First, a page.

It may be 2014 but business cards are still important. I know, you could just exchange numbers at the gig, but that’s not as professional. Plus, putting your number in someone else’s phone feels like you’re saying, “Heeeeey, call me!!!” There’s nothing more professional than busting out a polished business card when someone asks for your info. It shows you’re a prepared professional musician.
What Not To Do
I love business cards. In fact, I collect them. Specifically bad ones. Like laughably bad ones. While I can’t show you the actual cards for privacy reasons, I can tell you all about them. Here’s two of my favorites:
This first awful business card is from a bass player I met at a gig. The front of the card was fairly normal and had his name, phone number, and email listed horizonally. Totally normal card until I flipped it over. On the back was a full-page picture of him. Wearing a Christmas sweater. In front of a Christmas tree. That was upside down.
I have so many questions for this man. Do you really love Christmas that much? Why is the tree upside down? Did you really not have any other picture?
Moral of the story: either put a great picture of yourself, or don’t put one at all.
Best Card Ever
This next card is my favorite of all time. It’s the perfect storm of terrible business cards.
The front featured a cheesy looking violin with swirls and circles to make it look fancy, though I could clearly tell this was a stock picture from some business card site. The card listed this musician’s name, their instrument (violin/viola), their email, and 2 phone numbers. Both numbers were then crossed out and a third was handwritten in pen. I flipped the card over to reveal the icing on the cake. The back simply said, “Order FREE business cards at VistaPrint.com.”
I don’t even know where to start.
1. The stock looking violin may seem cool because “I play violin too!” but it only shows that you know how to browse the business card templates on vista print.
Go simple. The result will be a classy card that doesn’t match 3,000 other violinists out there.
2. Listing 2 phone numbers is confusing. Which one do I call? Is one of them your home number and one of them your cell number? In that case, do you also have a fax number? I mean, since we’re just giving away numbers.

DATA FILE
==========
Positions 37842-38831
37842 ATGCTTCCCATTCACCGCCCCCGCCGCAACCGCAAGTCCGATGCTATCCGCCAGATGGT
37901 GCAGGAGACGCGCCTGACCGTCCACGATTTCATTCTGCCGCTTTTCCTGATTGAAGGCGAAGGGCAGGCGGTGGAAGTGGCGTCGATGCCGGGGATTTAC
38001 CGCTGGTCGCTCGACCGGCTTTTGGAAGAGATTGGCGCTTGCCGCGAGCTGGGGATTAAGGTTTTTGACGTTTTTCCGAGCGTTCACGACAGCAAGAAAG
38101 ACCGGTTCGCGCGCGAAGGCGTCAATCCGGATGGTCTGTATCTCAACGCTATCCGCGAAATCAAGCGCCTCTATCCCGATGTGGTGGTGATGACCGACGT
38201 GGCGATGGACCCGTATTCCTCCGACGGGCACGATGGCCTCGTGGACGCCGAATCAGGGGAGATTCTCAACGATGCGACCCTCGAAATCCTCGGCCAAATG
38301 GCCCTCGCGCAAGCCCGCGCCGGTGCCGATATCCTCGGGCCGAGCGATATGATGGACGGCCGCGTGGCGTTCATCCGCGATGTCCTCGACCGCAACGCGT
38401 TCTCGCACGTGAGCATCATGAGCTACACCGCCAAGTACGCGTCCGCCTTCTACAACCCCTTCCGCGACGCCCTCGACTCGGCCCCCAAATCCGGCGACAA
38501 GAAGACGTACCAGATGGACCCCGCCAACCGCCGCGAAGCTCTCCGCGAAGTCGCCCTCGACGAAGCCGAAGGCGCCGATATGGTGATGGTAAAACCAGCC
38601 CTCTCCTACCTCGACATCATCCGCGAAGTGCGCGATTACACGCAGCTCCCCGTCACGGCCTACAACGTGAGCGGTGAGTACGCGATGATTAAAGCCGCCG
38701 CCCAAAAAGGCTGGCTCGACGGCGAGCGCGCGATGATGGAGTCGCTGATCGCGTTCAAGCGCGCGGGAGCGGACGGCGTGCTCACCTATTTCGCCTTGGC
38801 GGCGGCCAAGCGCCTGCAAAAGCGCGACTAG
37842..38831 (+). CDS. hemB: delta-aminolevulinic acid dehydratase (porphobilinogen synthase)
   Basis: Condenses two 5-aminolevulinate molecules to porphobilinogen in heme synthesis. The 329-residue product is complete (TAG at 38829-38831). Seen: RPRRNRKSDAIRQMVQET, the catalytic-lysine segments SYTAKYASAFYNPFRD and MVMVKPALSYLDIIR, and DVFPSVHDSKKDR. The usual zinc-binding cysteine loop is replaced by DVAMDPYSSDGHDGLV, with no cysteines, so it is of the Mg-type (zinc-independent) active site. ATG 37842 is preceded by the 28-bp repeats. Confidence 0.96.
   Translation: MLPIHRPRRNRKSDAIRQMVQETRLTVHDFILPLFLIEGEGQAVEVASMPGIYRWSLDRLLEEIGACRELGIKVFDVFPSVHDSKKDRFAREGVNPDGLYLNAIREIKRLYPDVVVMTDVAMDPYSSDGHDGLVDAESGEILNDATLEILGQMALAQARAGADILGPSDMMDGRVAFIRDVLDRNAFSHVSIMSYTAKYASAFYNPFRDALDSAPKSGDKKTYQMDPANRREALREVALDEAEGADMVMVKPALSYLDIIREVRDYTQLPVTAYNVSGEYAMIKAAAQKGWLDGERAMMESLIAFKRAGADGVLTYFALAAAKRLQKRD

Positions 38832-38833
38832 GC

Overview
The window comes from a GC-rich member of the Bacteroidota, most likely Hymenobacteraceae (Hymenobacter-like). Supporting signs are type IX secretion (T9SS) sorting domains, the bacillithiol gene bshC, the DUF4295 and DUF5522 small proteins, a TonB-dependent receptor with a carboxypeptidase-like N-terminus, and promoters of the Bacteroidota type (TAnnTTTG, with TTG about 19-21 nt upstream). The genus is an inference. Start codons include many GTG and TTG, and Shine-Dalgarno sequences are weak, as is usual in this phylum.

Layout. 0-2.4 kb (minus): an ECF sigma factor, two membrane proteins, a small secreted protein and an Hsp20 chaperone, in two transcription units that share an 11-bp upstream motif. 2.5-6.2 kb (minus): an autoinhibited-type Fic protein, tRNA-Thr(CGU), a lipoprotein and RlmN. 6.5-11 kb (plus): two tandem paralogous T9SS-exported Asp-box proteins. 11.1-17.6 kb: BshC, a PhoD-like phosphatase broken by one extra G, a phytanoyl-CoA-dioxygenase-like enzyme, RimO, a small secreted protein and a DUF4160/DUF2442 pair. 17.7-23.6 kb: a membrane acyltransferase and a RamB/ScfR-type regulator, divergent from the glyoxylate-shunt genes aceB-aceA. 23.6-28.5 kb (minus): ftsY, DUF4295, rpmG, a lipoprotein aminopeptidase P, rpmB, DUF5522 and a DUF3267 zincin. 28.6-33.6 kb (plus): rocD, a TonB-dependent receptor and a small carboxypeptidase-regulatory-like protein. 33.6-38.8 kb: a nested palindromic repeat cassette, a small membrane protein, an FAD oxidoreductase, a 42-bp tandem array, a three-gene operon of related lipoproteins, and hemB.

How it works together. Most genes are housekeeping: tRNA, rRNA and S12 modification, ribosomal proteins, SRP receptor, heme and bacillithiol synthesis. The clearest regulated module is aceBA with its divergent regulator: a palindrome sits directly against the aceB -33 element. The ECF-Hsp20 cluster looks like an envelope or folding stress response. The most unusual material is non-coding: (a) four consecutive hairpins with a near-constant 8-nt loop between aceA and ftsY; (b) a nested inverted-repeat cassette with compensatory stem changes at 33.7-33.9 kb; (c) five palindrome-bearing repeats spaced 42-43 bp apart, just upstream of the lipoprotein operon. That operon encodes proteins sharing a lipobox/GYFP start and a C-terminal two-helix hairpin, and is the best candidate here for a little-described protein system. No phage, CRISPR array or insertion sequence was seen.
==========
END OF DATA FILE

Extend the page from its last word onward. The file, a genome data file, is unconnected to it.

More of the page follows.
List just one phone number. It’s simpler and gets that person connected with you faster.
3. Both numbers crossed out and a new number written in? Are you on the run? Do you have a crazy ex-girlfriend? What is going on in your life that you have had 3 phone numbers? Not only does this make it look like you’re wanted, it’s very tacky.
Again, just one number.
4. Wait, I can order free business cards from vista print? That must mean that you can RE-order free business cards from vista print as well.
The ad on the back of your card is tacky, tells the recipient that you’re too cheap to pay for real cards and too lazy to reorder new ones after your last breakup with Crazy.
Don’t have a terrible business card. Do this instead:
Let’s talk about some basics here. Don’t think of the design of your business card as “flashy and cool”. What’s the point of a business card? To deliver information about you so that the receiver can get a hold of you. By adding stock pictures of violins, you’re distracting from your main objective: getting this person to call you for work. That’s not to say that you can’t have any flair on your card at all, but just keep in mind the main objective here. When in doubt, keep it simple. Notice I didn’t say plain. Your information should be displayed in a way that makes it the center of attention on your card, but done in a professional way.
1 Side or 2?
Should you use both sides of the business card? Let me answer your question with a question. When you hand a card to someone, do they usually flip it over? Now let me answer that question. Yes, almost every time, because that’s what people are conditioned to do. Leaving a blank white back is only designing half of your card. But what should you put on the back of your card?
Some musicians like to put their pictures on the back of their business card, but I’m not that good looking. You may get a new haircut in a couple months and then you’ll look nothing like your card. Maybe the only good picture of you is in front of an upside down Christmas tree. A picture on the back is optional. The person who received this card probably met you when they gave it to you, so they have a good idea what you look like. Besides, your new website features some great photos of you, right?
Overall, don’t worry too much about design. The point of this card is to deliver your information, not to show off a cool pre made template.
What should actually be listed on your card? Well your name would be a great place to start. After that, what you do in music should be paired with it. As musicians, we have to to do multiple things to make a living, but that doesn’t mean you should list absolutely everything on your business card. Clarity is the key here. Listing “Tevin Sebastian – Electric Guitar, Acoustic Guitar, Pedal Steel, Sitar, Ukulele, Electric Bass, Piano, Producer, Engineer, Live Sound, Educator, Lecturer” is obviously ridiculous.
You may think that you’re impressing the other person by listing every single thing you do, but if you do everything, then you effectively do nothing. Plus you kind of sound like a tool. In that whole list there isn’t one instrument or job that sticks out as your main thing. A better alternative would be “Tevin Sebastian – Guitar”.